The problem with using microfilm to find an obituary from the distant past is twofold. First, the paper wasn't organized the same way in, say, 1922 (the year I was experiencing today) as it is now. The obituaries might be on page 2, or 6, or tucked in with the local news, on any given day. They might be on two pages. You might not be able to find them at all--does that mean that you are dumb? Perhaps. But, more likely, it means that your modern brain and tired eyes can't make out the location of the DEATHS on the page. Also, as happened to me today, there is sometimes a big chunk of the paper missing, usually right on the date that you are looking for. But this is really minor business compared to the other problem, which is the distraction of the headlines and advertisements from 1922. For example, "War Dog, Bemedaled Hero, Passes Beyond" just begs to be read for the details. Advertisements for Prohibition related votes loom large.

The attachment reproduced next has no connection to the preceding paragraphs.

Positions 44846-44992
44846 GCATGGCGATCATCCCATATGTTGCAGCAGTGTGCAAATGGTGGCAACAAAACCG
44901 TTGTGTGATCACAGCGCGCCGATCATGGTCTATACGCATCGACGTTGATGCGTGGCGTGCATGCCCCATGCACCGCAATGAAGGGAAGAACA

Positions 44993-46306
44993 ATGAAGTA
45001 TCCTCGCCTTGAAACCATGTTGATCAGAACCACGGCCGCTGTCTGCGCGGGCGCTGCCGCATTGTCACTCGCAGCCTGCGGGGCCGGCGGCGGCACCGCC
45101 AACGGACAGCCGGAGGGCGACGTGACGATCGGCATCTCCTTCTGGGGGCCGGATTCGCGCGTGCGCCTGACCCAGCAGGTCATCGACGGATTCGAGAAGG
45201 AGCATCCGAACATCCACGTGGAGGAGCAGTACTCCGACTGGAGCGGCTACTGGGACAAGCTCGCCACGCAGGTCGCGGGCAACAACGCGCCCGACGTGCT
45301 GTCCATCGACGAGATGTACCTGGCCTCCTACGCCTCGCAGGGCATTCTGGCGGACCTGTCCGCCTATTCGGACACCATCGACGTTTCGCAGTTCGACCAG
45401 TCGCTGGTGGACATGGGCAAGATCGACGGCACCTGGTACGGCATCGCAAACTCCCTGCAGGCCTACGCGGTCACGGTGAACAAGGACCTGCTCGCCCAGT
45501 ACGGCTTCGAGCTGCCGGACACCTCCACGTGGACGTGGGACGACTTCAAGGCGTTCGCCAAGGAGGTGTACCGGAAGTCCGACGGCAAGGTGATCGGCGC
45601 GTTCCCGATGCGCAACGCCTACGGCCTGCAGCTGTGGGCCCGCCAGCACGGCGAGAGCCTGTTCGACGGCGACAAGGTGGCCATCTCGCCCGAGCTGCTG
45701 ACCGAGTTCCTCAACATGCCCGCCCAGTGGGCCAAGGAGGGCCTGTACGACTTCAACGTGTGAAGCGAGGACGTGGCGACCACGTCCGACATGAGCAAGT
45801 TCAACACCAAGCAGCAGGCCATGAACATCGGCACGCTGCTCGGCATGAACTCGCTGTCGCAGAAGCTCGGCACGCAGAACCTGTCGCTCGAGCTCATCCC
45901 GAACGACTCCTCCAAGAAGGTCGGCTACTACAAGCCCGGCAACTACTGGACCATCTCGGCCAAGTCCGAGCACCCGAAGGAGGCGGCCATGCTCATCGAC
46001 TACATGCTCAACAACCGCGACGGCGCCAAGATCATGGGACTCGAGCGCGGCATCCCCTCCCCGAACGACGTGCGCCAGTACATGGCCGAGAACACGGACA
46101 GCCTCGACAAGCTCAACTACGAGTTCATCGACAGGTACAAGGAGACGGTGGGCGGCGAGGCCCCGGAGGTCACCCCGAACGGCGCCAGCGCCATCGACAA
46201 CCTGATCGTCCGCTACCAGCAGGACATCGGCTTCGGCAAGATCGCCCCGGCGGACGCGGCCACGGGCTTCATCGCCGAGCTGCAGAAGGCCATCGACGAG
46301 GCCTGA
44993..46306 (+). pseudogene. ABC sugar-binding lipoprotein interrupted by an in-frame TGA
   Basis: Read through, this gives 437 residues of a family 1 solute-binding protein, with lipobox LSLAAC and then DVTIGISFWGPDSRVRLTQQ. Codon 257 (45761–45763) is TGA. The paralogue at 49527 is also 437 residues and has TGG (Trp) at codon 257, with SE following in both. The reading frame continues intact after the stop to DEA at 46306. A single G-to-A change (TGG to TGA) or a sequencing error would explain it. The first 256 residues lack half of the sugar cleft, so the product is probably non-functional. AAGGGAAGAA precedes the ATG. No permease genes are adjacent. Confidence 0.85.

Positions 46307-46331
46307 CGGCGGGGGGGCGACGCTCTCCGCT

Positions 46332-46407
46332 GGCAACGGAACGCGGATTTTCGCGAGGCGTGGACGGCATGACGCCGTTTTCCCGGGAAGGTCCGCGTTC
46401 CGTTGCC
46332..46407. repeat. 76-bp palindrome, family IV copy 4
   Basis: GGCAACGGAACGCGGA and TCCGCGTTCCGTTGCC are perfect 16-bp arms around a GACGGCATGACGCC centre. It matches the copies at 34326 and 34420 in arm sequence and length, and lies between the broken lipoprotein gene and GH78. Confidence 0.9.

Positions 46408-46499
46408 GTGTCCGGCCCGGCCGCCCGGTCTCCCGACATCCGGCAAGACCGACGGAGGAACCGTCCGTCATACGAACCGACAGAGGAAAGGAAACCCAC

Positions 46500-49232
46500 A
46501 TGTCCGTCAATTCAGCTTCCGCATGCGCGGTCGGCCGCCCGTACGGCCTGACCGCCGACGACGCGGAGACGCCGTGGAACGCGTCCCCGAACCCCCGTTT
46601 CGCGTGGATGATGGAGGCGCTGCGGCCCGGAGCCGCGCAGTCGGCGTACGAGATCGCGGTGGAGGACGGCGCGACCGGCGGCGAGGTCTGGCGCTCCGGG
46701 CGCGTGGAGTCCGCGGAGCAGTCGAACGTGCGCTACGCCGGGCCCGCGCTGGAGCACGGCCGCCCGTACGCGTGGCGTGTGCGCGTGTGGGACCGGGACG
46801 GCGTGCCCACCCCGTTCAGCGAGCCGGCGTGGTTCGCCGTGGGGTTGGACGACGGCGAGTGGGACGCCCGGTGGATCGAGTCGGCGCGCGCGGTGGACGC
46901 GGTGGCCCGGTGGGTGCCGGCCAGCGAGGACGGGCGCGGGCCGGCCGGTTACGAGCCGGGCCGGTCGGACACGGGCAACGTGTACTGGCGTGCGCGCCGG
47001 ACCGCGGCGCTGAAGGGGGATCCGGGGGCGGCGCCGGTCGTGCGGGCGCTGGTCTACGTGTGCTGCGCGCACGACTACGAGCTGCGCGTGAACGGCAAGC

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It was very difficult for me to do my work when what I really wanted to do was discover why "Four Husbands Were Poisoned" and who "Advises Women to Smoke Pipes." What I took out of today's session, fortunately or unfortunately, was not the obituary I was looking for, but an urge to refer to the Midwest (some time in the future, in a casual conversation or newsy letter) as the Middle West. And to get me one of those Bemedaled Dogs. That seems like a good breed to have.